Just at this moment, at the turn of a lane, we encountered Mr Weston.  I say "encountered," for he paused before us and stared, as if it took him a moment to recall who we were.  However, when he had collected himself, he saluted us warmly enough, and offered Ruth his arm.  So as the path was sometimes rather narrow, I was obliged to drop behind, and soon fell into a reverie over our recent conversation.  I am not very quick in discussion, and Ruth soon sets me down.  Therefore, though to me her arguments are unanswerable, though I am not sure they are so to other people.  But even if there be a little prejudice in them, they are worthy of thought.  And after all, what seems prejudice is sometimes truth.  And certainly Ruth acts out her own precepts, and her actions seem always to the point.  And I almost fancy that tests the goodness of precepts, as much as adding together the second and third rows proves a subtraction sum.

    Walking behind Ruth and Mr Weston, I could distinctly hear their voices, but I did not listen for more, until my ear was struck by my sister saying

    "Well, sir, I have just been preaching down woman's rights; but she has one right which I have never heard disputed—the right of refusal."

    "If that is no secret, Ruth," I said, "I should like to know what it is."

    "Mr Weston will tell you, if he wishes," she answered, walking on.

    The young man turned and stood still.  His honest blue eyes had the helpless look of a poor dog's, when it is hurt by its own master's foot.

    "She's refused me," he said, "and it's all over!" and then he walked on by my side, and, of course, I did not look into his face.

    "We must all submit to these things sometimes," I observed, presently; "ay, and often to far worse!" (For surely it was better to be rejected by Alice M'Callum than to be jilted by Maria Willoughby.)  "But still, Weston, I should not have thought this of Alice.  She ought to have guessed what you wanted long ago."

    "Don't blame her, please, sir," he said, "she has never given me any encouragement; but yet somehow I thought she liked me, and—I've left her crying now.  I thought she liked me—I did."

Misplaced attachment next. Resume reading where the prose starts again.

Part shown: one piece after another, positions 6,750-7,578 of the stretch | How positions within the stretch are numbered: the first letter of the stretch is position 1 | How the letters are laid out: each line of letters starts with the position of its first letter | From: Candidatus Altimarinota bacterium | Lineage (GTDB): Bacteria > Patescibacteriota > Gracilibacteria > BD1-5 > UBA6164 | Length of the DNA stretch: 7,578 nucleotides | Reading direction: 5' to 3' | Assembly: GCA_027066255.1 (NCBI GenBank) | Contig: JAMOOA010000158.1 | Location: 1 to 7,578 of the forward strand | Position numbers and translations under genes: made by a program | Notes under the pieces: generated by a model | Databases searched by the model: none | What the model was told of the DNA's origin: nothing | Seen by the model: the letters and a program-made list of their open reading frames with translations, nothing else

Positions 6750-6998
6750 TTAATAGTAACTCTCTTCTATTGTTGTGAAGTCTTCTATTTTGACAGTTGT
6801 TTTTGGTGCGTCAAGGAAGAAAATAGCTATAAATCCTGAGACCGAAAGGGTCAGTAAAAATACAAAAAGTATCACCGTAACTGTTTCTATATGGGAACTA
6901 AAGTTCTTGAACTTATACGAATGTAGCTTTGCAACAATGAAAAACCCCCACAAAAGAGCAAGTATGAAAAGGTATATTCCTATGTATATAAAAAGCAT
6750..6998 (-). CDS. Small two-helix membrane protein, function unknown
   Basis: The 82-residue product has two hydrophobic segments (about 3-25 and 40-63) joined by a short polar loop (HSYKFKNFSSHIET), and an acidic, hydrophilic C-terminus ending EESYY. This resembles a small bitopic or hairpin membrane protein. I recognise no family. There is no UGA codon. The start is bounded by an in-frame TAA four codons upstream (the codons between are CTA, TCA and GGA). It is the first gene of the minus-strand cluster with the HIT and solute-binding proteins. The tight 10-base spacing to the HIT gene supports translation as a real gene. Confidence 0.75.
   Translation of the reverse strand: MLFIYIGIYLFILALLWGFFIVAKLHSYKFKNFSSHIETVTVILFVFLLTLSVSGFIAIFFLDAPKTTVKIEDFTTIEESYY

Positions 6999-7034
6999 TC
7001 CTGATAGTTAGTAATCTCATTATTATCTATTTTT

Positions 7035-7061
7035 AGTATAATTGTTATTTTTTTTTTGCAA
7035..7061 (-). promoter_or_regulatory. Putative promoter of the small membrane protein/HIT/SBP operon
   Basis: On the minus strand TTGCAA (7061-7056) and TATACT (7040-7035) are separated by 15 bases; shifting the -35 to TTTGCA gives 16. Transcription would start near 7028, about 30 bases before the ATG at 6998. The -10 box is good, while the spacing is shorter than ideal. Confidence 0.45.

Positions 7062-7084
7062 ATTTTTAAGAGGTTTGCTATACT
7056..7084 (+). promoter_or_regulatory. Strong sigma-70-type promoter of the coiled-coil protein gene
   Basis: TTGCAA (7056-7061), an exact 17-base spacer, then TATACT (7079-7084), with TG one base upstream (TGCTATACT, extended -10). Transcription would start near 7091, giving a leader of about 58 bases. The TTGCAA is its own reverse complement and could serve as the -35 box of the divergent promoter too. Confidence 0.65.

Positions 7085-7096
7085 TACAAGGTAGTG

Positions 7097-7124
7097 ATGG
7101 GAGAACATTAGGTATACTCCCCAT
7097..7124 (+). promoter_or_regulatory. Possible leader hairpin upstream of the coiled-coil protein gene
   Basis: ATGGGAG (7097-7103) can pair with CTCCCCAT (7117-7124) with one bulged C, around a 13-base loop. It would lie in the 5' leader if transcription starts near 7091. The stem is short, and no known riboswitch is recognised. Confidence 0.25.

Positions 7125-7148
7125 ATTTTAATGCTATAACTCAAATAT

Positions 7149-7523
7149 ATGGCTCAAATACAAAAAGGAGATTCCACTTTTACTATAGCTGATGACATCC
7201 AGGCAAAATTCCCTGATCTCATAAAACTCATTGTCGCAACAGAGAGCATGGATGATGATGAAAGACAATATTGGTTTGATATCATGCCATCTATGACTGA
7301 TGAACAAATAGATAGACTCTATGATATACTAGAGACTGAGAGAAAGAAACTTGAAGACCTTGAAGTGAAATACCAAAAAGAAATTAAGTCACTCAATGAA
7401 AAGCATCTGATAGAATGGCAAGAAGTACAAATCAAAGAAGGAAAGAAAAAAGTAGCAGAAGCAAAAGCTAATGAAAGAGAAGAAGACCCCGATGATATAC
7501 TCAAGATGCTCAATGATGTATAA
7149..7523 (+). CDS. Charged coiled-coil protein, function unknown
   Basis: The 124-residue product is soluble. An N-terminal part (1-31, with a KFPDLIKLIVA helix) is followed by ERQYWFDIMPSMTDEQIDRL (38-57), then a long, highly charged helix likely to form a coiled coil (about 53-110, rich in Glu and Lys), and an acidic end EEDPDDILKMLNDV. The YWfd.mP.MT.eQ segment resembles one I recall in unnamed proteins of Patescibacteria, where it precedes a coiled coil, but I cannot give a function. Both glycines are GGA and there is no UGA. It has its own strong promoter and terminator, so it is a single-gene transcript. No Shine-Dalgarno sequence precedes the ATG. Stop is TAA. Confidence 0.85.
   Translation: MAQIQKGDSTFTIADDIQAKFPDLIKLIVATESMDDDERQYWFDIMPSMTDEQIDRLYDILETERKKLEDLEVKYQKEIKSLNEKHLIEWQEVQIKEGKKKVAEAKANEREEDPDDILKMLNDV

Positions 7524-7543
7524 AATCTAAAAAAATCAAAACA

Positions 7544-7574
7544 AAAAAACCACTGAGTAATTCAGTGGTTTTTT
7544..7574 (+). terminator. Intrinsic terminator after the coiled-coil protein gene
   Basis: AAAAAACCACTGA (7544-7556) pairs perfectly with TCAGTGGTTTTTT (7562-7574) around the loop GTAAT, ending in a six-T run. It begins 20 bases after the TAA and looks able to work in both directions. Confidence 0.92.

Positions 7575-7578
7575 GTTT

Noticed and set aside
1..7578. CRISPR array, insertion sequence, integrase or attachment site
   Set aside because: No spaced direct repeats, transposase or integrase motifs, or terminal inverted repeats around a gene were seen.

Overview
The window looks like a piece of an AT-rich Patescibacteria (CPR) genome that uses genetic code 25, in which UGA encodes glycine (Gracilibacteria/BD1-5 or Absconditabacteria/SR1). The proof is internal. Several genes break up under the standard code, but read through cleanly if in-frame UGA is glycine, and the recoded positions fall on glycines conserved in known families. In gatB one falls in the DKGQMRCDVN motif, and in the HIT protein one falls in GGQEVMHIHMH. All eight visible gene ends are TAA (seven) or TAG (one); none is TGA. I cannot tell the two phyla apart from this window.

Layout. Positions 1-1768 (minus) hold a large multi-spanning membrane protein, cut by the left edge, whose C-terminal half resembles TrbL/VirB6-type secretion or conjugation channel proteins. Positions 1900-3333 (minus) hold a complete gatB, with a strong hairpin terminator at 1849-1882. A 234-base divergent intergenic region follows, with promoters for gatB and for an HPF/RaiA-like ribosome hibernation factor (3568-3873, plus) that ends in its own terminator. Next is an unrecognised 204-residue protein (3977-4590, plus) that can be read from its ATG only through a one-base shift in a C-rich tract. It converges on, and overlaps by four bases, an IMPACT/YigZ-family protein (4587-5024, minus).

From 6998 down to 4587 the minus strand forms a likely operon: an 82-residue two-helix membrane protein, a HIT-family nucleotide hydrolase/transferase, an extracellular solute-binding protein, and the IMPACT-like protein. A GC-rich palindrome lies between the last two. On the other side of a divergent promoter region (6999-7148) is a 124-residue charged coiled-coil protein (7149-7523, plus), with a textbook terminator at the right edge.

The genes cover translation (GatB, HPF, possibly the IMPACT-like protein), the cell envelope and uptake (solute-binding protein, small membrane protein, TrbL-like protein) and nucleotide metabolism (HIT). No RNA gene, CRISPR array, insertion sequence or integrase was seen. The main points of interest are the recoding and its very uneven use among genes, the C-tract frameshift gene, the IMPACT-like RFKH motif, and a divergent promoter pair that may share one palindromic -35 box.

"Are you sure she does not?" I inquired more hopefully.  "What did she say?"

    "She said—she said she'd never carry the cloud on her family into any man's house, sir.  She's a fool, Mr Garrett!"

    "You didn't say so?" I queried.

    "No, and I don't say so, sir," he exclaimed, "except as if an angel lived in the world, we should very likely call her a fool!  But I shouldn't have liked her to have sent me away without caring, sir; and yet now her caring makes it all the harder!  What shall I do, sir?"

    "Go home," said I, "go home, and be quiet.  Things always prove better than they seem.  And even if they don't, God and one's work remain, Mr Weston.  Go home, and be quiet."

    "Oh, sir," said he, forlornly, "could you bear it?"

    "I have borne it, my boy," I answered.  "Yes, twice—once in sorrow, and once in wrath and bitterness.  And yet now, I would not change anything if I could.  Go home, and be quiet."

    "And this is the end of it," said Ruth, when I joined her, after parting from him; "and this is another specimen how


'The best laid plans of mice and men
         Gang aft a-gee"'


 
CHAPTER XX.

EWEN'S HOLIDAYS.


IT proved that Ewen's holidays were not only later, but also shorter, than he had expected.  The exigencies of business would only allow him a few days.  So one fine autumn morning shortly after our meeting with Mr Weston, Alice came very early to our house to say that he had arrived at the Refuge late the night before.  I thought her visit rather odd, as her brother would be sure to announce himself a few hours later.  It was the first time we had seen her since Mr Weston's tidings, and despite her joy at Ewen's visit, she looked rather pale and grave, and so recalled all my first impressions of her.  When she prepared to go away, Ruth followed her from the room, and presently I heard them in the next apartment, speaking in earnest whispers.  At last the hall-door closed, I saw Alice go down the garden path, and then my sister reappeared.